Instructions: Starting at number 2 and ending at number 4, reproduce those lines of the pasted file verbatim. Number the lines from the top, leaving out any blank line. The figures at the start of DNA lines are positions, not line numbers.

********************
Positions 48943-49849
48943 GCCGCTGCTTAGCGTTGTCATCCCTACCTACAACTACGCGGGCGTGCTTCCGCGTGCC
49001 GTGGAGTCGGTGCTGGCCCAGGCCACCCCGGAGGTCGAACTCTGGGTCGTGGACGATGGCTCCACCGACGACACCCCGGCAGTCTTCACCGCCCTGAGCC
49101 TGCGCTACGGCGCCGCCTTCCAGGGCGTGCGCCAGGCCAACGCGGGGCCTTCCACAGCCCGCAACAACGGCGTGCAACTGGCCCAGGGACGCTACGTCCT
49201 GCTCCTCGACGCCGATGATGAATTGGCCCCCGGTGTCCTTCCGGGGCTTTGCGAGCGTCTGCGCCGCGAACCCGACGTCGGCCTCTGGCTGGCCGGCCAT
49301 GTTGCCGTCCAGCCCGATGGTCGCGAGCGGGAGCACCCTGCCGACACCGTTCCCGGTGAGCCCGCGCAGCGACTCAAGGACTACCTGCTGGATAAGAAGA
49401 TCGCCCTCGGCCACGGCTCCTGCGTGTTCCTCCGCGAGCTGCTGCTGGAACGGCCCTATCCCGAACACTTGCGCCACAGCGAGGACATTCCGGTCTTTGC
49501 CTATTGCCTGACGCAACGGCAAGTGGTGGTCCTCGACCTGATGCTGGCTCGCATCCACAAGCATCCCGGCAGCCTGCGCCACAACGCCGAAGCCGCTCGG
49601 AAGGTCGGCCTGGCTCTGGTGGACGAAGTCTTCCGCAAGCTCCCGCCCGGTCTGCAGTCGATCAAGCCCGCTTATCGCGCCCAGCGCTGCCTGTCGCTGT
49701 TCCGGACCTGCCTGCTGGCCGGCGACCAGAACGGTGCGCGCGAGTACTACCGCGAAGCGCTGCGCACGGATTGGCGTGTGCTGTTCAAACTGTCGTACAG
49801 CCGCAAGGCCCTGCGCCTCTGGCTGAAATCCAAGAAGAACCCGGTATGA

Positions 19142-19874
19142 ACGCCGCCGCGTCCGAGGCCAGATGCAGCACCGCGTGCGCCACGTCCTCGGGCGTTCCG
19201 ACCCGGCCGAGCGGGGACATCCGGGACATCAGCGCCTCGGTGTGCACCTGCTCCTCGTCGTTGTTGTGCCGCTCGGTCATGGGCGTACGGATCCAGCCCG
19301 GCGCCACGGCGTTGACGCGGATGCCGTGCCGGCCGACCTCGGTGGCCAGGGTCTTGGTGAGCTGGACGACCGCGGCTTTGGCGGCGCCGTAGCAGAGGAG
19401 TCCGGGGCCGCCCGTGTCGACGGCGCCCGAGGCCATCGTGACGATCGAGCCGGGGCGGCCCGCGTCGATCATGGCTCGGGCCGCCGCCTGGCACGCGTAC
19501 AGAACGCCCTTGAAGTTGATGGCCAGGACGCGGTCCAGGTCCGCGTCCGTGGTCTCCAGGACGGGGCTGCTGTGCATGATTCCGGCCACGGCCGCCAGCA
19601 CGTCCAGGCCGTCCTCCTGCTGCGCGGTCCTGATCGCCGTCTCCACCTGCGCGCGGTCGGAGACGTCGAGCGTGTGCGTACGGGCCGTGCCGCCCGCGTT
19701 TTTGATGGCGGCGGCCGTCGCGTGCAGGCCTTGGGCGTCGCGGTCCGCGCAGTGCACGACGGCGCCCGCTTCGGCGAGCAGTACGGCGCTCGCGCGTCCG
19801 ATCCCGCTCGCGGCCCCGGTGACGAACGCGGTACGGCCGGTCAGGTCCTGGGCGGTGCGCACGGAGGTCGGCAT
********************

48943 GCCGCTGCTTAGCGTTGTCATCCCTACCTACAACTACGCGGGCGTGCTTCCGCGTGCC
49001 GTGGAGTCGGTGCTGGCCCAGGCCACCCCGGAGGTCGAACTCTGGGTCGTGGACGATGGCTCCACCGACGACACCCCGGCAGTCTTCACCGCCCTGAGCC
49101 TGCGCTACGGCGCCGCCTTCCAGGGCGTGCGCCAGGCCAACGCGGGGCCTTCCACAGCCCGCAACAACGGCGTGCAACTGGCCCAGGGACGCTACGTCCT